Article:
The following is a list of the birds obtained in the Ellice Islands by Mr. Fritz Jansen in 1876, and which formed the basis of a short paper by Dr. R. B. Sharpe, to whom they were submitted by the Rev. S. J. Whitmee for determination*:—
* On a Small Collection of Birds from the Ellice Islands. By E,. Bowdler Sharpe, F.L.S., F.Z.S., &c. With, a note on the other birds found there. By the Rev. S. J. Whitmee.—Proc. Zool. Soc, 1878, p. 271.
In a note contributed by Mr. Whitmee he writes as follows:—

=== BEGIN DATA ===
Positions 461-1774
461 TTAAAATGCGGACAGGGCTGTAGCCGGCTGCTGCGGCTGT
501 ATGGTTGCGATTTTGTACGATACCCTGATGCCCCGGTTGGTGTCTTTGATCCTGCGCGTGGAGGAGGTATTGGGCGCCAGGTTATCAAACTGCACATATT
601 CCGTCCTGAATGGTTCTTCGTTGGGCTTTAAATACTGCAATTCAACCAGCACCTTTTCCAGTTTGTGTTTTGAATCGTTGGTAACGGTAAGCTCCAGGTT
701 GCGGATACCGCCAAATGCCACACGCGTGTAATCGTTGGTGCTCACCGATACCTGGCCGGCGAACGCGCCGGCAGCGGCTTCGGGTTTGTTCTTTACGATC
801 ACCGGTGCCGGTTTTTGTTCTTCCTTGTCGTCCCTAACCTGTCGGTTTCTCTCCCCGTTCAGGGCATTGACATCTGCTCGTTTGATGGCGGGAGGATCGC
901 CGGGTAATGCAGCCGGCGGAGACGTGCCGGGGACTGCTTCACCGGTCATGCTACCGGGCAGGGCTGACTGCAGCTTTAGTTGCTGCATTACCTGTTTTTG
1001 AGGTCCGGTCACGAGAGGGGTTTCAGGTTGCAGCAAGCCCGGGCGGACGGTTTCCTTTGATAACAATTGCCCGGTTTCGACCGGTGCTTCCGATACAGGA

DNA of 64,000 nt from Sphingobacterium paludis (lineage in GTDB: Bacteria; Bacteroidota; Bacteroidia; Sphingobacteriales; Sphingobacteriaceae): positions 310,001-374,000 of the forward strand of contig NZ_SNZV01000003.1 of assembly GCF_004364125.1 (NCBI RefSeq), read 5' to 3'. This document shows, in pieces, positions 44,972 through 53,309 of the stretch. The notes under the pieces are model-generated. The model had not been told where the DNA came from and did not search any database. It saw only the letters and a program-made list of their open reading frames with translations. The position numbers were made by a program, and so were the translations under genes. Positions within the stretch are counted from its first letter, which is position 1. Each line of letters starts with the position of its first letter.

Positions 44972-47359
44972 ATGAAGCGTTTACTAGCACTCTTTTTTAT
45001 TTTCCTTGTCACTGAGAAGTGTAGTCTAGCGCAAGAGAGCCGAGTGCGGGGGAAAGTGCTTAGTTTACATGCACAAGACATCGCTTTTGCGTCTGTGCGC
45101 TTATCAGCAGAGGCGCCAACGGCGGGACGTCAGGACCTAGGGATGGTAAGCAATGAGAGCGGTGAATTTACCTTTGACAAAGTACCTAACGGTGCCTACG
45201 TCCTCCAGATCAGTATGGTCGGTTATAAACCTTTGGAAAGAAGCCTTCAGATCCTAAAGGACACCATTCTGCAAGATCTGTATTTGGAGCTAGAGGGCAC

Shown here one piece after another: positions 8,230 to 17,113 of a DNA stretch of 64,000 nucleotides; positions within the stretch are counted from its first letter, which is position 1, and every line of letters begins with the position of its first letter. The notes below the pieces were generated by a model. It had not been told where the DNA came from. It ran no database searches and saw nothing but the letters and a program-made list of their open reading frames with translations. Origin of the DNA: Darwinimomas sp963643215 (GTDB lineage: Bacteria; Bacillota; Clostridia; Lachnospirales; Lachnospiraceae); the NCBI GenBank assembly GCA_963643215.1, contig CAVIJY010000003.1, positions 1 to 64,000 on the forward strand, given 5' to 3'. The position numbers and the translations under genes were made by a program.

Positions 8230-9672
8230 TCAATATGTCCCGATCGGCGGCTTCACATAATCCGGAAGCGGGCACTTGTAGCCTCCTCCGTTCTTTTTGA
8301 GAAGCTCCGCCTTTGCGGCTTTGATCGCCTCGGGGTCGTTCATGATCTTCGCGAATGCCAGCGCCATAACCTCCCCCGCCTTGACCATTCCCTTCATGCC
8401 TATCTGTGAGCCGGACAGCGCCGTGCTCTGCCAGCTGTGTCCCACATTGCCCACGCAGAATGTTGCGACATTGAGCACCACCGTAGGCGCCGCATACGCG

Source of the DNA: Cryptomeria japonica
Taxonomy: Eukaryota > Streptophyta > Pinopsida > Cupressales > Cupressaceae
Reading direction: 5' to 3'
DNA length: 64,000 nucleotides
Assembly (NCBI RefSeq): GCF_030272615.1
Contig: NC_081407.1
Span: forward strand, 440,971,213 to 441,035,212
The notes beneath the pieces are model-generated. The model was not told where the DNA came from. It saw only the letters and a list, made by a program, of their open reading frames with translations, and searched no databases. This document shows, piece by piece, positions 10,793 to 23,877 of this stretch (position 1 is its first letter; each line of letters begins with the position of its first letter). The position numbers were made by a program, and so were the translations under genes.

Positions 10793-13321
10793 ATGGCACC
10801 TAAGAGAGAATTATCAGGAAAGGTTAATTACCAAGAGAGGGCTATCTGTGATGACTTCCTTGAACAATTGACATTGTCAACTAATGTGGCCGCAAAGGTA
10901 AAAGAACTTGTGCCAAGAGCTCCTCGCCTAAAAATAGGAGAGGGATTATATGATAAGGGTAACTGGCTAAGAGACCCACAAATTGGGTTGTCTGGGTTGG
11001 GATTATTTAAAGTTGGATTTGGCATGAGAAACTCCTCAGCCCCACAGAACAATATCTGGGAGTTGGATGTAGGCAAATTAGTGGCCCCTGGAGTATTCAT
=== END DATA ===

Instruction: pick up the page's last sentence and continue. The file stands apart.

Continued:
"In addition to the birds included in the foregoing list, he (Mr. Jansen) saw a Carpophaga in the Ellice Islands; and the Frigate-bird (Fregata aquila) also occurs there. In fact the latter bird is domesticated by the natives; and when I was in those islands in 1870, I saw scores of them about the villages sitting on long perches erected for them near the beach. The natives procure the young birds and tie them by the leg and feed them till they are tame. Afterwards they let them loose, and they go out to sea to get their food, and return to their perches in the villages a' intervals. I cannot say to what species the Carpophaga is referable, not having seen it myself. Mr. Jansen procured young ones in May and June; but he thinking that they were the same as the Pigeon found in Samoa (C. pacifica), did not preserve any specimens. Natives of the Ellice Islands who were in Samoa when I left there told me their Pigeon is like the Samoan species, "except that it is smaller owing to its food being less plentiful."